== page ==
Tag Archives: novelist

The best way is always to stop ….

The best way is always to stop ….

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Graham Greene … the 500-a-day man

Graham Greene … the 500-a-day man

Graham Greene (1904-1991) was an English novelist and author regarded as one of the great writers of the 20th century. Combining literary acclaim with widespread popularity, Greene acquired a reputation early in his lifetime as a major writer, both of serious Catholic novels, and of thrillers. He was shortlisted, in 1967, for the Nobel Prize for Literature. Through 67 years of writings, which included over 25 novels, he explored the ambivalent moral and political issues of the modern world, often through a Catholic perspective. His most famous works include Brighton Rock, The Power and the Glory, The Heart of the Matter and The End of the Affair which are regarded as “the gold standard” of the Catholic novel. Several works, such as The Confidential Agent, The Third Man, The Quiet American, Our Man in Havana, and The Human Factor, also show Greene’s avid interest in the workings and intrigues of international politics and espionage.

Greene became a well-travelled man and his travels led to him being recruited by MI6. He also met Pope Paul VI, Fidel Castro and was good friends with Charlie Chaplin. He died in 1991 at age 86 of leukaemia and was buried in Corseaux cemetery, Switzerland.

In his 1951 novel, The End of the Affair, Graham Greene described what was in fact his own method of working.

“Over twenty years I have probably averaged five hundred words a day for five days a week. I can produce a novel in a year, and that allows time for revision and the correction of the typescript. I have always been very methodical, and when my quota of work is done I break off, even in the middle of a scene. Every now and then during the morning’s work I count what I have done and mark off the hundreds on my manuscript. No printer need make a careful cast-off of my work, for there on the front page is marked the figure — 83,764. When I was young not even a love affair would alter my schedule. A love affair had to begin after lunch, and however late I might be in getting to bed — as long as I slept in my own bed — I would read the morning’s work over and sleep on it. … So much of a novelist’s writing, as I have said, takes place in the unconscious; in those depths the last word is written before the first word appears on paper. We remember the details of our story, we do not invent them.”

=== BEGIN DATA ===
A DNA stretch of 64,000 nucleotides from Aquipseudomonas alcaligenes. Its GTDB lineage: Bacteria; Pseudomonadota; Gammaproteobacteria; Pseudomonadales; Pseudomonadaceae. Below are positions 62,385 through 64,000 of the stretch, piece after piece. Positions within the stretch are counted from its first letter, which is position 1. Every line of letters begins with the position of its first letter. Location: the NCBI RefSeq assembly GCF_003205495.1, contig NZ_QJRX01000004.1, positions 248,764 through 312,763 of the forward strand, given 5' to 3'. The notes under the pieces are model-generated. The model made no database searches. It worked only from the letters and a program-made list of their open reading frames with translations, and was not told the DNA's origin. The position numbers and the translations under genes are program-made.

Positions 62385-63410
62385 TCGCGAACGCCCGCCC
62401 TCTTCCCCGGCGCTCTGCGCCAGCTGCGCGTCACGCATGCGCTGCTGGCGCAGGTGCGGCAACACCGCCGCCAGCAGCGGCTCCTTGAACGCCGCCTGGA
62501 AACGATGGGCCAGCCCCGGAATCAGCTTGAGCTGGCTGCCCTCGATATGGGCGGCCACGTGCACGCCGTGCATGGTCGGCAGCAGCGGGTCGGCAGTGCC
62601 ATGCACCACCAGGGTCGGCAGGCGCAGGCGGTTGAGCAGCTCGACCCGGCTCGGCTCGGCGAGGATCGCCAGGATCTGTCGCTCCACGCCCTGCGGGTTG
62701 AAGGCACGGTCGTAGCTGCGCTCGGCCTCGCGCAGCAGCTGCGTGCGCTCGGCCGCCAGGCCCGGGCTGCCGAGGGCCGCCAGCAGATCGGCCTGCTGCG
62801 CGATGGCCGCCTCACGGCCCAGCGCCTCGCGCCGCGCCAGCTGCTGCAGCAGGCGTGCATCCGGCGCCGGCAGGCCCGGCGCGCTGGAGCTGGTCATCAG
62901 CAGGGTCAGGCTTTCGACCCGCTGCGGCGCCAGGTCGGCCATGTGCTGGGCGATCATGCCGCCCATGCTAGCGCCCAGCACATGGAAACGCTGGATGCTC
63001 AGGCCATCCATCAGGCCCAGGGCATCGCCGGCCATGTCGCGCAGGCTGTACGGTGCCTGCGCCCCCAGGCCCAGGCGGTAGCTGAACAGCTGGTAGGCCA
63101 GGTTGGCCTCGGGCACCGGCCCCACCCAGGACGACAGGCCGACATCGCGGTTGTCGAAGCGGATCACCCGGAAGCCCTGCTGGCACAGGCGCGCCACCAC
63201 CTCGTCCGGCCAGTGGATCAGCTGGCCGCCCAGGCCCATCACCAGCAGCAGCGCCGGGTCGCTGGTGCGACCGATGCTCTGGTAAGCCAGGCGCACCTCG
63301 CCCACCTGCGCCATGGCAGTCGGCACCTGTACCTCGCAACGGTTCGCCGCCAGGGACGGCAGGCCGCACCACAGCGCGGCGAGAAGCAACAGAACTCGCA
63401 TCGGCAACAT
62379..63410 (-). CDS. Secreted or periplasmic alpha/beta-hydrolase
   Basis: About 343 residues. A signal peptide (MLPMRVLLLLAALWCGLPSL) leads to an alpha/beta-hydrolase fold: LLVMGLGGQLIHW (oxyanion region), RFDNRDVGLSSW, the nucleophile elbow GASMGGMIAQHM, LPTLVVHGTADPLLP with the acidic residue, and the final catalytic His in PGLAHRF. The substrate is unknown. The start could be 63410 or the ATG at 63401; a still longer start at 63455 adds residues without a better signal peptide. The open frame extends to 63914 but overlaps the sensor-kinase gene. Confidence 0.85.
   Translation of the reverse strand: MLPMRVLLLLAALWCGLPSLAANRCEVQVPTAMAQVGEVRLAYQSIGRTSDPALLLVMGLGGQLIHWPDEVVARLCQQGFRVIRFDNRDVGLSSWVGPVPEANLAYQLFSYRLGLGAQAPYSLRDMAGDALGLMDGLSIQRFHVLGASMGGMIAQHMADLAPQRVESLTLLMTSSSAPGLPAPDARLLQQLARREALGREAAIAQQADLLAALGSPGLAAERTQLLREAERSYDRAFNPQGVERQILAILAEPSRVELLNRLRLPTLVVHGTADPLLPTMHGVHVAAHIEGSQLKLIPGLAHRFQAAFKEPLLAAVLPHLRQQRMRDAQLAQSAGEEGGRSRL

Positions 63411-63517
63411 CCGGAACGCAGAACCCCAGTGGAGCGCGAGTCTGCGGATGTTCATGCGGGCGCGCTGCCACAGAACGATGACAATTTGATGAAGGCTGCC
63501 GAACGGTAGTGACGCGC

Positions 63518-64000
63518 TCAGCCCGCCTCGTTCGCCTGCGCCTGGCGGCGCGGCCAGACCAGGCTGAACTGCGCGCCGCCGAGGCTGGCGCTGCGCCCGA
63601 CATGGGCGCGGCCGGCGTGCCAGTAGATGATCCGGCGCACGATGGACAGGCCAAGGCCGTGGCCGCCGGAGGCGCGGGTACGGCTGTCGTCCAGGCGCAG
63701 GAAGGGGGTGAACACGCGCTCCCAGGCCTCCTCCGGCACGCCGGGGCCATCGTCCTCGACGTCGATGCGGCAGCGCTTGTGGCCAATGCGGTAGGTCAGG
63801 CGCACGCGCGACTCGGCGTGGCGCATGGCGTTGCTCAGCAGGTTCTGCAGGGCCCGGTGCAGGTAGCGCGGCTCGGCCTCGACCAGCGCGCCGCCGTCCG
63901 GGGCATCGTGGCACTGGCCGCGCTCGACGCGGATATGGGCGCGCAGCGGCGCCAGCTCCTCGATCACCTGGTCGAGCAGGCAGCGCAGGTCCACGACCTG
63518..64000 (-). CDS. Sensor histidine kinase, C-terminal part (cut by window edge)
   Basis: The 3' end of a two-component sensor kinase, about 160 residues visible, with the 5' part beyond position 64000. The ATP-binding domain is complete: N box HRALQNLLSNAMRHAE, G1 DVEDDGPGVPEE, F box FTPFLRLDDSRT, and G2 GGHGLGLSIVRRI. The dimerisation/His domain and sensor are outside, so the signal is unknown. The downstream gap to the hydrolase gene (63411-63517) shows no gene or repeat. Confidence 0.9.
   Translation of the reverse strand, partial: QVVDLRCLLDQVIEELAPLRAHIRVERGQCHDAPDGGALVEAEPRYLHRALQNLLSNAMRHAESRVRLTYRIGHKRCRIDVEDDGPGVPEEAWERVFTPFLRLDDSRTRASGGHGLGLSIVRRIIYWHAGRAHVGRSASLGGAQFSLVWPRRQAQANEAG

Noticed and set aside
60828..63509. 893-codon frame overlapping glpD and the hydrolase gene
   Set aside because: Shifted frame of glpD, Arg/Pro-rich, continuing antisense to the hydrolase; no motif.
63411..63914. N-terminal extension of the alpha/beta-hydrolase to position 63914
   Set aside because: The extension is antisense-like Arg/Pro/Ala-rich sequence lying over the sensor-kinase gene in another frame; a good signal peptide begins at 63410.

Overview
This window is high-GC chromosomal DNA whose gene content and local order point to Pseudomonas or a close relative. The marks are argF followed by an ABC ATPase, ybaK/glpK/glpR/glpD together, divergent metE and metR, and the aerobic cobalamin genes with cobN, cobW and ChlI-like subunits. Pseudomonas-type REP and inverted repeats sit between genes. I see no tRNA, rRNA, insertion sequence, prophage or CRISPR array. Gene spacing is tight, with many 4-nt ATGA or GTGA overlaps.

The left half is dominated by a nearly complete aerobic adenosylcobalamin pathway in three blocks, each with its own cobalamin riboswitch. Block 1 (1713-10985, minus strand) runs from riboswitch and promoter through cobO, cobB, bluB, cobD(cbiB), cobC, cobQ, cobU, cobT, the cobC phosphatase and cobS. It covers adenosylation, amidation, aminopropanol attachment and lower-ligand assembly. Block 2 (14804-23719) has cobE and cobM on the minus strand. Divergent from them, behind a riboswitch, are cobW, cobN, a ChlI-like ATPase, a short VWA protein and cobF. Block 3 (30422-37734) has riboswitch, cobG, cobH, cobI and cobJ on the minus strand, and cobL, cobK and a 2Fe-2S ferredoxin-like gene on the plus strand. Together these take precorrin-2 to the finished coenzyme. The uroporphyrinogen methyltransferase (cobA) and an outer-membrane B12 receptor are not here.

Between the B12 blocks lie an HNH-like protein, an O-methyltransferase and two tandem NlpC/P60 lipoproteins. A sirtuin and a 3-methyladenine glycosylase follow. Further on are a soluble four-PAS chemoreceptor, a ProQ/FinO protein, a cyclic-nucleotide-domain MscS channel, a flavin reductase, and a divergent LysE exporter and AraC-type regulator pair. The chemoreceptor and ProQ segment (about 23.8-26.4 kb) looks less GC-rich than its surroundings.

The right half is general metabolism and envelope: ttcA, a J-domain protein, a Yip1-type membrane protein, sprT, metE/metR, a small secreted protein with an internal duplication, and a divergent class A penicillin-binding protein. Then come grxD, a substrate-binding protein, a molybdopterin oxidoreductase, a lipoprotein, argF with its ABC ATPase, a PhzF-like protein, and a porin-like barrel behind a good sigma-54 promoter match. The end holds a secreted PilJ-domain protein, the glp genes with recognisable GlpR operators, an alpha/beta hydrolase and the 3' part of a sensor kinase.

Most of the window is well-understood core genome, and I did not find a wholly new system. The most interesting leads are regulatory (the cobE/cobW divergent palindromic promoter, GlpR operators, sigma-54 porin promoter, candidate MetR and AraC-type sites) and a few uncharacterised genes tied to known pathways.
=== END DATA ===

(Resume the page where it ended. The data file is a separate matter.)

In the summer of 1950, Michael Korda, a lifelong friend of Greene and his editor at Simon & Schuster happened to witness Greene at work on The End of the Affair. That summer Korda vacationed with Greene and others aboard a yacht called Elsewhere off the coast of Antibes. Korda was sixteen at the time, Greene forty-five. Korda later described watching the famous writer at work during this cruise.

“An early riser, he appeared on deck at first light, found a seat in the shade of an awning, and took from his pocket a small black leather notebook and a black fountain pen, the top of which he unscrewed carefully. Slowly, word by word, without crossing out anything, and in neat, square handwriting, the letters so tiny and cramped that it looked as if he were attempting to write the Lord’s Prayer on the head of a pin, Graham wrote, over the next hour or so, exactly five hundred words. He counted each word according to some arcane system of his own, and then screwed the cap back onto his pen, stood up and stretched, and, turning to me, said, “That’s it, then. Shall we have breakfast?” I did not, of course, know that he was completing The End of the Affair, the controversial novel based on his own tormenting love affair, nor did I know that the manuscript would end, typically, with an exact word count (63,162) and the time he finished it (August 19th, 7:55 A.M., aboard Elsewhere).”

Greene’s self-discipline was such that, no matter what, he always stopped at five hundred words, even if it left him in the middle of a sentence. It was as if he brought to writing the precision of a watchmaker, or perhaps it was that in a life full of moral uncertainties and confusion he simply needed one area in which the rules, even if self-imposed, were absolute.